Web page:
Immigrant Auguste Eckebrecht was the only sister of Fritz Eckebrecht, my great great grandfather, and two years his senior. Anna Liesbeth was my 7th great grandmother and a religious refugee. Her last name is not known.
Auguste was born in 1846 in Schwarzburg, Thuringia, Germany. She came to America with her family in 1866 aboard the Jenny that had sailed from Bremen in a journey across the Atlantic that took approximately 3 months. At the time of the 1870 Federal Census, Auguste lived as a domestic servant in the home of a grocer Adolph Kate and his young wife Emilia.
By 1876 she had married Charles Wolder or Wolter and they had a child that didn’t survive to adulthood. In the above snipping tool “snipped photo” you can see Auguste is showing you her wedding ring. She put her hand in that position on purpose. She was married in this photo that Eckebrecht descendants believe was taken between 1872 and 1875. I was unable to find the name or the sex of the child she had in 1876 or to trace her husband. He has proven difficult to find. Auguste Eckebrecht passed away in Chicago in 1916 and was buried in Rosehill Cemetery. She was the only sibling of Fritz Eckebrecht that did not have any children that survived to adulthood.
Anna Liesbeth N.N.
Anna Liesbeth was born in Switzerland and immigrated to the Palatinate in Germany around 1675-1685 as a religious refugee. She and her husband Hans Theobald Rubeli were part of the Anabaptist migration to the Palatinate. Previous Anabaptist congregations that had already settled in the Palatinate set up shelter for the refugees when they had to leave their Swiss homeland with nothing but the clothing on their backs. Their possessions had been seized by the cantonal governments. They were forced to leave their homeland if they refused to take the oath to the state church. If they stayed and practiced their faith, they were hunted down by Taufer hunters, imprisoned, beheaded, burned, drowned, and in the most extreme circumstances that forced the greatest number to flee their cantons, they were sold as galley slaves to the Venetian Empire. The former punishments just drew more followers.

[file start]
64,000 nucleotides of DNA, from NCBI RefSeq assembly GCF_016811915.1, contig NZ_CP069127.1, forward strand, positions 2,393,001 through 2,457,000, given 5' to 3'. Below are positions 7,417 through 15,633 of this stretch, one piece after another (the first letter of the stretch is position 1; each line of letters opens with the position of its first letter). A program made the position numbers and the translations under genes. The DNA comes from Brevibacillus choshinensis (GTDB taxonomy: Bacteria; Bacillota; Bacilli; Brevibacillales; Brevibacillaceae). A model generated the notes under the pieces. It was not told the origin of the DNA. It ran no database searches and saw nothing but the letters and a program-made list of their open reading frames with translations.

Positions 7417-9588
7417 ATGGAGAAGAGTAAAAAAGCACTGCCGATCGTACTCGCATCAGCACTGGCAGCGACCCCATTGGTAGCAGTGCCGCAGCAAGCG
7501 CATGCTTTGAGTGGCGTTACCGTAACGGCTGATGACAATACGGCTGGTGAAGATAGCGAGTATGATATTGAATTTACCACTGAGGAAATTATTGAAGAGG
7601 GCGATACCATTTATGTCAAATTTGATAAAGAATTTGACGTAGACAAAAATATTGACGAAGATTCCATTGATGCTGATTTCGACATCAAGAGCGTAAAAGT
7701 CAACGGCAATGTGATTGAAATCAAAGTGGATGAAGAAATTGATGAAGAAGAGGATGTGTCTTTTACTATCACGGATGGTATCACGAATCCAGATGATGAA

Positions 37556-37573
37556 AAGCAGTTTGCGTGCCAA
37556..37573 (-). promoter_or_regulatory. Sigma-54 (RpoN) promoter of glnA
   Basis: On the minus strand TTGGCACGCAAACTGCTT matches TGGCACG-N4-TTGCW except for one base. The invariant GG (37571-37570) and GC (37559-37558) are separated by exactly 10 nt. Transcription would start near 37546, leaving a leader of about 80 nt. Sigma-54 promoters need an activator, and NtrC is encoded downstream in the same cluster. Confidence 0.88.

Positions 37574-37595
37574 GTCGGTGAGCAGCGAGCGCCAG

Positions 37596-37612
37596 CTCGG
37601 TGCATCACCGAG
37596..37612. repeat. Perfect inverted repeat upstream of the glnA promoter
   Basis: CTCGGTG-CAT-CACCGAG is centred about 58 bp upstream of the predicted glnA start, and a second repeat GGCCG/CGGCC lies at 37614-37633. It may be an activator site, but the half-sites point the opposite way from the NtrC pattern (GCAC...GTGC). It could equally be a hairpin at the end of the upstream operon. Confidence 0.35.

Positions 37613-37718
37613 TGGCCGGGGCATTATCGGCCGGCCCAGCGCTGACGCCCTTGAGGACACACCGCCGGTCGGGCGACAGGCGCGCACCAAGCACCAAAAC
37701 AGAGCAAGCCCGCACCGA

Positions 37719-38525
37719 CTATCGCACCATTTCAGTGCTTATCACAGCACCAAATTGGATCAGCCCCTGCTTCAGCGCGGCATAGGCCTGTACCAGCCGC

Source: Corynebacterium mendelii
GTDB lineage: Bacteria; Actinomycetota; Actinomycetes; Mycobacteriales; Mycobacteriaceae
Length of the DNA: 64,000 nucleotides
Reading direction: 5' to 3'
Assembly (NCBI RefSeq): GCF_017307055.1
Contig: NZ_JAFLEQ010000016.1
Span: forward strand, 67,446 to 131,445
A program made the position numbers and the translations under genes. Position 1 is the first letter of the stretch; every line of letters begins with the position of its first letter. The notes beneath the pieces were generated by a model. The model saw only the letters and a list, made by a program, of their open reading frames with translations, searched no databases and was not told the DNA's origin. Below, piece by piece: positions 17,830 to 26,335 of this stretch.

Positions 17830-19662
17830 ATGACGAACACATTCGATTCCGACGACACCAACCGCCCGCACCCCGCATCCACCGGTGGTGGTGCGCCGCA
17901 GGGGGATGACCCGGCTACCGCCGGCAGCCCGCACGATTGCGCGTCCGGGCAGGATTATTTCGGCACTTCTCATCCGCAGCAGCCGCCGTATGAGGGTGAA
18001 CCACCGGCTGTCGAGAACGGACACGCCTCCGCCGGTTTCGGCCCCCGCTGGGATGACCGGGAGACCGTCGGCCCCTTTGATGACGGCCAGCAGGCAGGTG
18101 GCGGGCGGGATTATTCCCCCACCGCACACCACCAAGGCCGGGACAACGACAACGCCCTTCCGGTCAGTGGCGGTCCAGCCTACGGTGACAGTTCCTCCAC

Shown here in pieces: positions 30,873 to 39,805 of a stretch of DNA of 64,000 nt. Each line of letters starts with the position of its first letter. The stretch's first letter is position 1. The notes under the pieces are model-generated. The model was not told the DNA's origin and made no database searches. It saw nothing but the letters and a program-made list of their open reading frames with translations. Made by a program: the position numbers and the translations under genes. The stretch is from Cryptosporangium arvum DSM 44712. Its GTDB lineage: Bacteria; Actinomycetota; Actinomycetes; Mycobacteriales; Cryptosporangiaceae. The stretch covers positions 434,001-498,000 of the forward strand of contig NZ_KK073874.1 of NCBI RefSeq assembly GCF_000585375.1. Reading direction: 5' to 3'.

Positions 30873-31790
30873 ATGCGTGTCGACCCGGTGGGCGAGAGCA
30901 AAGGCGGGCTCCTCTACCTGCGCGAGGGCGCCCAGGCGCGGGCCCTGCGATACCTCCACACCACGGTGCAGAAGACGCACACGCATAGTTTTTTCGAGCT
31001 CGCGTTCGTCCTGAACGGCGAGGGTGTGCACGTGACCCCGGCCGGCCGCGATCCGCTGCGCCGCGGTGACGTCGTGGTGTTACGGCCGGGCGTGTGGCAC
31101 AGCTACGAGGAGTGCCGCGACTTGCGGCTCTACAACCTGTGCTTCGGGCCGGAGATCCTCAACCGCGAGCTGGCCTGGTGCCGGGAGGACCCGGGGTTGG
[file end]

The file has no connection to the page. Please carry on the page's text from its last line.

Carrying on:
I found a church record in the Massweiler area of the Palatinate that references a surname Vetter after a person named Anna Liesbeth. However, I am not sure they are the same woman, or why an Anabaptist refugee would be mentioned in a Catholic church record. I suppose it is possible. She was the mother of Balthasar Jakob Rubly, the Gerichtsschoff and 5 other children born in Germany. She was my 7th great grandmother. Since I do not positively know her last name, I do not even know her birth or death dates.
These two women are parts of separate lines in my German grandmother’s ancestry. One went to Germany and another left Germany.
EDITED TO ADD ON 3/12/17: NEW RESEARCH HAS BECOME AVAILABLE. ANNA LIESBETH MAY HAVE BEEN A SWISS REFUGEE HOWEVER, SHE WAS NOT MARRIED TO HER HUSBAND AT THE TIME HE DEPARTED SWITZERLAND. SOURCE: MENNOSEARCH.COM/RICHARD WARREN DAVIS.
New York Passenger Lists
United States Federal Censuses
Cook County Birth and Death Indexes
Photo from Frank Eckebrecht
Weisbach Catholic Church Registers
Massweiler Catholic Church Registers
Contwig Catholic Church Registers
Aeschlen bei Oberdeissbach Evangelical Reformed Church Register List of Taufers (Anabaptists) living in the vicinity
Palatine Mennonite Census Lists
Bernese Anabaptists and Their American Descendants
History of the Bernese Anabaptists
Rubli-Ahnen in Dachsen ZH und Zürich, Rubeli aus Oberdiessbach BE und Gampelen BE, sowie Rubly und Ruble in Deutschland, im Elsass und in Amerika (dort auch Ruble, Rublee, Rubley, Ruple, Ruplely, Rupley, Rublier, Rupple, Ruppley, Robblee, Robilyrd, Roblee, Roblyer)
Emigrants, Refugees, and Prisoners: An Aid to Mennonite Family Research
~Next immigrant: Carl Johann Eckebrecht, and his colorful descendant ~